COVID-19 epidemic: Sweden’s economy dives without lockdown

Photo: AFP

The Swedish economy has taken a hit despite having no coronovirus lockdown in the country.

Unlike most countries, Sweden never closed during the coronovirus epidemic, largely operating businesses, but the economy nevertheless appears to take a hard hit.

Under the controversial approach to the virus in the Scandinavian country, cafes, bars, restaurants and most businesses remained open, as did schools for under-16s, urging people to follow social distance and hygiene guidelines.

Whatever was expected, this policy may have softened the economic blow.

SEB Bank economist Ole Holmgren said, “As in most countries of the world, the Swedish economy will have a record decline in Q2.”

‘A long time’

“There was a possibility of a rebound in the latter part of the year, but we expect it to take a long time before the situation returns to normal,” he told AFP.

To be fair, the Swedish authorities insisted that their strategy was always aimed at public health, and especially never to save the economy.

This was to ensure that hospitals could keep pace with the outbreak and protect the elderly and at-risk groups.

Sweden has been successful in the former, but has since admitted failure, with more than three-quarters of virus deaths among nursing home residents and at-home carers.

Finance Minister Magdalena Anderson told reporters at the end of May, “When we have decided what measures have been taken to stop the virus from spreading, we do not have any economic considerations. We have taken up the issue with our (public health) ) Have followed the advice of experts. ” .

Nevertheless, officials acknowledged that keeping businesses open was also part of the broader public health idea, as high unemployment and a weak economy typically lead to poor public health.

Sweden, a country of 10.3 million, had reported 4,639 COVID-19 deaths as of Friday.

It gives one of the world’s highest virus death rates, with 459.3 deaths per million inhabitants – four times more than in neighboring Denmark and 10 times more than in Norway, which both imposed stricter imprisonment measures.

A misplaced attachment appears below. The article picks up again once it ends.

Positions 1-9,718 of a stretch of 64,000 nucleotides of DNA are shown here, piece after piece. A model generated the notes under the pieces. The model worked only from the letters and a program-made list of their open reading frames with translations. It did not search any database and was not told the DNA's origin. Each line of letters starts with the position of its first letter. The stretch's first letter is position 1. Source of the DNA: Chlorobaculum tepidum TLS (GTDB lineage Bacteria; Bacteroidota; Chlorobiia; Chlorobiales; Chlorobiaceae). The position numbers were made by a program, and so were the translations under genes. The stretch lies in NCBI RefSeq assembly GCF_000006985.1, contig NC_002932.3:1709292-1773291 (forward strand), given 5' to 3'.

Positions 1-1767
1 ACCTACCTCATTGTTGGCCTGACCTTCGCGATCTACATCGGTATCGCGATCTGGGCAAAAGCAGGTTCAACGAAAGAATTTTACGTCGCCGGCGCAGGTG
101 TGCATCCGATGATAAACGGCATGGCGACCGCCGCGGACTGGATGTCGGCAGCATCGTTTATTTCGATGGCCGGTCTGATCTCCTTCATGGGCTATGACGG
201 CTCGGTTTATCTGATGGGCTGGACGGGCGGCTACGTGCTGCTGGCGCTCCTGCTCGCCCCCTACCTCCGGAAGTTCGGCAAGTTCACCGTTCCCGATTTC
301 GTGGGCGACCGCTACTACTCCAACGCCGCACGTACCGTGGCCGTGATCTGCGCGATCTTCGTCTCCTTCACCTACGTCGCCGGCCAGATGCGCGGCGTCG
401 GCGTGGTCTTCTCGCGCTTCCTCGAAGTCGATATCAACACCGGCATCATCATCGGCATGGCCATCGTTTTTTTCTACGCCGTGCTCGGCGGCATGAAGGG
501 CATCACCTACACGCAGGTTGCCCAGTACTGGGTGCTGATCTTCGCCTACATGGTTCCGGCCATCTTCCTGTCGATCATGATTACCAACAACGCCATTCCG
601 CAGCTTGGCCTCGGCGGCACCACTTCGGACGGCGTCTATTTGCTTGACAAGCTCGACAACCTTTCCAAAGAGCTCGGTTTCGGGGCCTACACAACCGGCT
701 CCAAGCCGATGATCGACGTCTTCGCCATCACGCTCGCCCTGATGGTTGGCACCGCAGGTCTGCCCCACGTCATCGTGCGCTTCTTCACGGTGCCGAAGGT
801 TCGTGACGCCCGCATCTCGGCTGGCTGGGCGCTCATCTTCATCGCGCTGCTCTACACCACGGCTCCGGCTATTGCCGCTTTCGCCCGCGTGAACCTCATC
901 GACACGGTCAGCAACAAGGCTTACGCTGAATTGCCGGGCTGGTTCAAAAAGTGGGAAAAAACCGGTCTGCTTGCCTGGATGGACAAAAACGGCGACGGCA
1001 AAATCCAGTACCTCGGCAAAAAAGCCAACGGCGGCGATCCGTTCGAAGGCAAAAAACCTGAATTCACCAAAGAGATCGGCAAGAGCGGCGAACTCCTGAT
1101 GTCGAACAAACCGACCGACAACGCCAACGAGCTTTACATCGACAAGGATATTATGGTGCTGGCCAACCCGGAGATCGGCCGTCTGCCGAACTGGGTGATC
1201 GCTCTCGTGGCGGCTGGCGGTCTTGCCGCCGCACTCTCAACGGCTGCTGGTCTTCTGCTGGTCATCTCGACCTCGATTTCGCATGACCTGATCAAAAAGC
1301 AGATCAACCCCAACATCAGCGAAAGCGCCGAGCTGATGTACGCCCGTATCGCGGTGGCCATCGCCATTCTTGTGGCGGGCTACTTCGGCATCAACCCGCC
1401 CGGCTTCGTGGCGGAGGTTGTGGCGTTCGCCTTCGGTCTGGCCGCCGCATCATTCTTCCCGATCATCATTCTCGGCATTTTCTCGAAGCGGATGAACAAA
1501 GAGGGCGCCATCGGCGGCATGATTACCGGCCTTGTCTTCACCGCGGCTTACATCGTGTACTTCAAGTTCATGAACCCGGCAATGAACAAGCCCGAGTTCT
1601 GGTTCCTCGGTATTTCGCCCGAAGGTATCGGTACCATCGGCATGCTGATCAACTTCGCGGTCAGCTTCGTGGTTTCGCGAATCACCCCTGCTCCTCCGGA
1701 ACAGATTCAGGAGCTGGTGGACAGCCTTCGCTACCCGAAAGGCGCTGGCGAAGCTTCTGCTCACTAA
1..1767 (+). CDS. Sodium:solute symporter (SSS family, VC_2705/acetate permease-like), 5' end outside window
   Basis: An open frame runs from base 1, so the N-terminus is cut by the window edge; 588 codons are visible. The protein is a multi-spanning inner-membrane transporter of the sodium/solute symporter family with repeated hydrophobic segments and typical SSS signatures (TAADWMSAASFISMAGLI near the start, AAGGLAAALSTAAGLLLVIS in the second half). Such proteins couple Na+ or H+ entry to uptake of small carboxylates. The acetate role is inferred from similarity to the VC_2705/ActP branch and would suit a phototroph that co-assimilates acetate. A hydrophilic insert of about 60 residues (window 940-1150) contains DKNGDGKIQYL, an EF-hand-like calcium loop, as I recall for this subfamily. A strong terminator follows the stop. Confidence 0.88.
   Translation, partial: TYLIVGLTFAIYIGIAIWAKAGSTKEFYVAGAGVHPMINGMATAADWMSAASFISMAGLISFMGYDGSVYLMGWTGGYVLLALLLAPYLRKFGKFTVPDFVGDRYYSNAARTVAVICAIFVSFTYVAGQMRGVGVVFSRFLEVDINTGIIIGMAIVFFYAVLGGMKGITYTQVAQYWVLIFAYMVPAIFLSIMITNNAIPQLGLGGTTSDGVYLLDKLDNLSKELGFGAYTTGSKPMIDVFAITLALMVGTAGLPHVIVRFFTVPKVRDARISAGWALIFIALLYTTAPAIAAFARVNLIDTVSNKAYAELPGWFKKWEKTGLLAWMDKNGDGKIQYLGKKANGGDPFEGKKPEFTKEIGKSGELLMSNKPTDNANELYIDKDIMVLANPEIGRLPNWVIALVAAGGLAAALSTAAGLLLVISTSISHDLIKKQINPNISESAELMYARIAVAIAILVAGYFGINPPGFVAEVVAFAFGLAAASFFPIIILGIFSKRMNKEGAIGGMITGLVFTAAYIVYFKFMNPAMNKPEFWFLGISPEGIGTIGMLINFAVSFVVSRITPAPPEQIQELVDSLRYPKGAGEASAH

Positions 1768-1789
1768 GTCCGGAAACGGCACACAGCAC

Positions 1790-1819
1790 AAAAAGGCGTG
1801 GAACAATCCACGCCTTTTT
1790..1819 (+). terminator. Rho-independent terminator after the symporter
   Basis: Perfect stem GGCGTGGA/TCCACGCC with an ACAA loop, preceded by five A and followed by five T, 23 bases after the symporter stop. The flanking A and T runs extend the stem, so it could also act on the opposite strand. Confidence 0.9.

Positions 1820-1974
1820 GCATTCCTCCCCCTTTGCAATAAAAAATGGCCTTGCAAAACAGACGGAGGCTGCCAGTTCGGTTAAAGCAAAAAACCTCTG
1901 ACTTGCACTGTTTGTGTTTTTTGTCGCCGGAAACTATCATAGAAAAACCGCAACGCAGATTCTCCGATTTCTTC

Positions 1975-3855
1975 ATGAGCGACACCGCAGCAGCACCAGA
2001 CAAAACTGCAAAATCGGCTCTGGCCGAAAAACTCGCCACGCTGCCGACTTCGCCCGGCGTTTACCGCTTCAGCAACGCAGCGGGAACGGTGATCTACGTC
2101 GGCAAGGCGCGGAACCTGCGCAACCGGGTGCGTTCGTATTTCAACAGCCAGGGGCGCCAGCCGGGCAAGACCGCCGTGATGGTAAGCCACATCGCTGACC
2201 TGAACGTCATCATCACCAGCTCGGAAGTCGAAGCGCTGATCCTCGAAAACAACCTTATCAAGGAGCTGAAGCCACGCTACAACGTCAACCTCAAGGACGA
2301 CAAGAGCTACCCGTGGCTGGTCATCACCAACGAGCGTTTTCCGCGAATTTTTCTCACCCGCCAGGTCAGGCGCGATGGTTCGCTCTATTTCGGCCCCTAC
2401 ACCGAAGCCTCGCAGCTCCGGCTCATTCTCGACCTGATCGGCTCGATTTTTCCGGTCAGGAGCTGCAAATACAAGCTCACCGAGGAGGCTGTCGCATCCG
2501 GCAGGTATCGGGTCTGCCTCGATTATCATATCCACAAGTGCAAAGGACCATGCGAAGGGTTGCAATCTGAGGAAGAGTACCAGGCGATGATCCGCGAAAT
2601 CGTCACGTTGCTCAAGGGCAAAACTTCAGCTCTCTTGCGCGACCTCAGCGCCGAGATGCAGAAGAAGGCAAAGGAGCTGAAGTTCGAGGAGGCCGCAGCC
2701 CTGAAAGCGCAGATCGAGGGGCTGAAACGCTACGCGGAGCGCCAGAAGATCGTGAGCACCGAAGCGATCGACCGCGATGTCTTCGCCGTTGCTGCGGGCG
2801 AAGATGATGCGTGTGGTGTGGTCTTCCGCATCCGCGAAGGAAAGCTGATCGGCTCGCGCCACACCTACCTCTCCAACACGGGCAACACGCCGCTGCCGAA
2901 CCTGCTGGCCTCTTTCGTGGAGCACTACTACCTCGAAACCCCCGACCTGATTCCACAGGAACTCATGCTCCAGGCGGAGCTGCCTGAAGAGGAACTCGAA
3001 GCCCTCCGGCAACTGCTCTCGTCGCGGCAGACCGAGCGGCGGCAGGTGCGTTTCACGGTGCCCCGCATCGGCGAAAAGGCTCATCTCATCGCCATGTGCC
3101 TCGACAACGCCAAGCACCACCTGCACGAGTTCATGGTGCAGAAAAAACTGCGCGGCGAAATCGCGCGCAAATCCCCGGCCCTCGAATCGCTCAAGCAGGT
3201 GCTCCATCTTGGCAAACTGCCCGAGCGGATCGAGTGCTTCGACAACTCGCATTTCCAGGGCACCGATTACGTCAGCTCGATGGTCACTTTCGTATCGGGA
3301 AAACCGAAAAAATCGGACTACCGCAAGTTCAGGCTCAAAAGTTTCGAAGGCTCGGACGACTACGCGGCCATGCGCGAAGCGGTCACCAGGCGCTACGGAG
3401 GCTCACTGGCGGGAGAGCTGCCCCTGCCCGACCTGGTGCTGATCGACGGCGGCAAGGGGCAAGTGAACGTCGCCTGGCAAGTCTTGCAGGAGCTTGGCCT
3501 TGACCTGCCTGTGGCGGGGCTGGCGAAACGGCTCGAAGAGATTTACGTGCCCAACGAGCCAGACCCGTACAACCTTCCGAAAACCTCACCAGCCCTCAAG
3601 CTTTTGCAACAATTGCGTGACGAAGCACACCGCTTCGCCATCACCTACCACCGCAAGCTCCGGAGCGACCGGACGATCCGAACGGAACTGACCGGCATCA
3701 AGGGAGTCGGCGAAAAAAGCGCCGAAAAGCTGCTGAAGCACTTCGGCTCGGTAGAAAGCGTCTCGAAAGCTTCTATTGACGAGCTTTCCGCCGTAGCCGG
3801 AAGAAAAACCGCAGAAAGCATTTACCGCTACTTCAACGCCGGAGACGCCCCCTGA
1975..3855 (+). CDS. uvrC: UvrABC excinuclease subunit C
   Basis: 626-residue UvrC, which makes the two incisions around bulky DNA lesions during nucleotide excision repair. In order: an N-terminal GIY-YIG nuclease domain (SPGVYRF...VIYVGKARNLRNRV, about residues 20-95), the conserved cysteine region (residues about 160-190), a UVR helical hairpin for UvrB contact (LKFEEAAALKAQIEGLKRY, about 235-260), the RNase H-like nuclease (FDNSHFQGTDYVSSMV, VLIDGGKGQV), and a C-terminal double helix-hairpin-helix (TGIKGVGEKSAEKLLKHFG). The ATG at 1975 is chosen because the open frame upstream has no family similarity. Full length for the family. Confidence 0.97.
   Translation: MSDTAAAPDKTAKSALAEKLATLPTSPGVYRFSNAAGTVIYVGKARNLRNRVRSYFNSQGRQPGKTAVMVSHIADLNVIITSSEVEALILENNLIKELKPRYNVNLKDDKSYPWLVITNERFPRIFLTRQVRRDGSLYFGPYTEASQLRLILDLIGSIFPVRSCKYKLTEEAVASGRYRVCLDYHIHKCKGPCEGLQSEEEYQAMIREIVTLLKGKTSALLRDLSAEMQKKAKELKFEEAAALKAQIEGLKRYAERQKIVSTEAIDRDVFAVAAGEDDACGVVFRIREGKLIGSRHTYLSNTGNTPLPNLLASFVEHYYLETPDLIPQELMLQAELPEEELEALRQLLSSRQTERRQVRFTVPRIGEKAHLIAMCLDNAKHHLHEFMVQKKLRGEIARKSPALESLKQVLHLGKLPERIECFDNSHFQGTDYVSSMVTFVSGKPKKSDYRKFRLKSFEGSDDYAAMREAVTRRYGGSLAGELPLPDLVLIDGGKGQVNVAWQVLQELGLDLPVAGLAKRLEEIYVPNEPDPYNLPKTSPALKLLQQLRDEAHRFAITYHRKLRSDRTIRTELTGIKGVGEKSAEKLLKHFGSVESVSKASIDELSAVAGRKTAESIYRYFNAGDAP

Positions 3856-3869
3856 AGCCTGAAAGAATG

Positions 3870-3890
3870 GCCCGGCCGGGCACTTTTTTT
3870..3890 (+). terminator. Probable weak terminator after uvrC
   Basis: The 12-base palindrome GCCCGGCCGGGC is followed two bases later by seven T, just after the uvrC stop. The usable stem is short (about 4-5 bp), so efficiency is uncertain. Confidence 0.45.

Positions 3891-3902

Sweden’s export-heavy economy was recovering earlier, with GDP actually increasing by 0.1% in the first quarter.

But now the country is expected to follow the same path across Europe, whose economy will continue to shrink throughout the year until 2020 and unemployment will increase.

GDP down, unemployment up

In April, the government projected GDP to grow by four percent in 2020, while in January its estimate would increase by 1.1%.

While the European Commission forecasts a Swedish contraction of 6.1% (compared to -6.5% for Germany and -7.7% for the eurozone), the outlook presented by the Swedish central bank is even more terrible – it is up to GDP is expected to fall by 10%.

Some economists see Swedish growth rebounding as early as the second half of 2020, but the Finance Minister warns that they may get better before they do.

Prior to the crisis, Sweden’s labor market was in good shape, with strong employment generation and a declining unemployment rate.

Now the government expects to have an unemployment rate of nine percent for 2020 and 2021 compared to 6.8% in 2019.

It sees an increase of 3.5% in 2021.

Export based economy

Sweden’s sharp recession is largely explained by its dependence on exports, which is about 50 percent of GDP.

“70% of Swedish exports go to the European Union. Shutdowns to Germany, Britain and so on are expected to cause Swedish exports to be quite a hit,” the government said.

In March, some of the country’s largest companies, such as automaker Volvo Cars and truck manufacturer Scania, halted production in Sweden.

This was not due to local restrictions, but because of supply chain problems in Europe and the rest of the world. Their activities have resumed.

According to a study conducted by four University of Copenhagen economists, between March 11 and April 5 consumed 24.8%.

“Sweden is paying the same price (as Denmark) for the coronovirus epidemic. The explanation is that when you are in a gallop crisis, consumers pull emergency brakes, whether the restaurant is closed or not.” Niels Johansen, one of four economists. , Told the Swedish daily Helsingborgs Dagblad.

In mid-March, the government announced measures of about $ 32 billion to help businesses.

Since then, more money has been allocated and new measures have been added, including a reduction in employers’ contributions.

Ole Holmgren promised, “Given the state of government finances, there is room for further expansionary fiscal policy.”

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